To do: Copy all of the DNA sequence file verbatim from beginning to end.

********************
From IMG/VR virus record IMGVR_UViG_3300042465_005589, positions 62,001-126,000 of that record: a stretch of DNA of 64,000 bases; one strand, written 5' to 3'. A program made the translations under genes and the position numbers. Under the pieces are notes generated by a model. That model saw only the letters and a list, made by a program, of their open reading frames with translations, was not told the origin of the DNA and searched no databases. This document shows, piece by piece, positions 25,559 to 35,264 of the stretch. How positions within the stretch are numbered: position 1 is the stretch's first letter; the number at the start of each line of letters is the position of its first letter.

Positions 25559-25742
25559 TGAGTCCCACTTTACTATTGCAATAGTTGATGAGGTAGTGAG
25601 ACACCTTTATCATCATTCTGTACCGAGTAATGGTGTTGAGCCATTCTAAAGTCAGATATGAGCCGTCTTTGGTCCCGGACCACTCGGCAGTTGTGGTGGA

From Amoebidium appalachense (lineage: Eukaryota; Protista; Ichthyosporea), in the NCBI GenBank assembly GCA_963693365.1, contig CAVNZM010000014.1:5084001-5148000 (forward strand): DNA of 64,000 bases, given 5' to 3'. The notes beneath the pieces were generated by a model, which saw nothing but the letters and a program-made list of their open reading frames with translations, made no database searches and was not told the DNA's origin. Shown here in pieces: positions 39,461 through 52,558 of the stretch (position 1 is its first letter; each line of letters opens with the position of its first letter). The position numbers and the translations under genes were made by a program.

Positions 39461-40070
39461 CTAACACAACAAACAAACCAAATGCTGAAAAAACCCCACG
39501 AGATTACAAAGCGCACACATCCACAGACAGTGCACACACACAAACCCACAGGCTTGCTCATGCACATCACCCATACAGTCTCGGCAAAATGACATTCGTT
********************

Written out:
From IMG/VR virus record IMGVR_UViG_3300042465_005589, positions 62,001-126,000 of that record: a stretch of DNA of 64,000 bases; one strand, written 5' to 3'. A program made the translations under genes and the position numbers. Under the pieces are notes generated by a model. That model saw only the letters and a list, made by a program, of their open reading frames with translations, was not told the origin of the DNA and searched no databases. This document shows, piece by piece, positions 25,559 to 35,264 of the stretch. How positions within the stretch are numbered: position 1 is the stretch's first letter; the number at the start of each line of letters is the position of its first letter.

Positions 25559-25742
25559 TGAGTCCCACTTTACTATTGCAATAGTTGATGAGGTAGTGAG
25601 ACACCTTTATCATCATTCTGTACCGAGTAATGGTGTTGAGCCATTCTAAAGTCAGATATGAGCCGTCTTTGGTCCCGGACCACTCGGCAGTTGTGGTGGA

From Amoebidium appalachense (lineage: Eukaryota; Protista; Ichthyosporea), in the NCBI GenBank assembly GCA_963693365.1, contig CAVNZM010000014.1:5084001-5148000 (forward strand): DNA of 64,000 bases, given 5' to 3'. The notes beneath the pieces were generated by a model, which saw nothing but the letters and a program-made list of their open reading frames with translations, made no database searches and was not told the DNA's origin. Shown here in pieces: positions 39,461 through 52,558 of the stretch (position 1 is its first letter; each line of letters opens with the position of its first letter). The position numbers and the translations under genes were made by a program.

Positions 39461-40070
39461 CTAACACAACAAACAAACCAAATGCTGAAAAAACCCCACG
39501 AGATTACAAAGCGCACACATCCACAGACAGTGCACACACACAAACCCACAGGCTTGCTCATGCACATCACCCATACAGTCTCGGCAAAATGACATTCGTT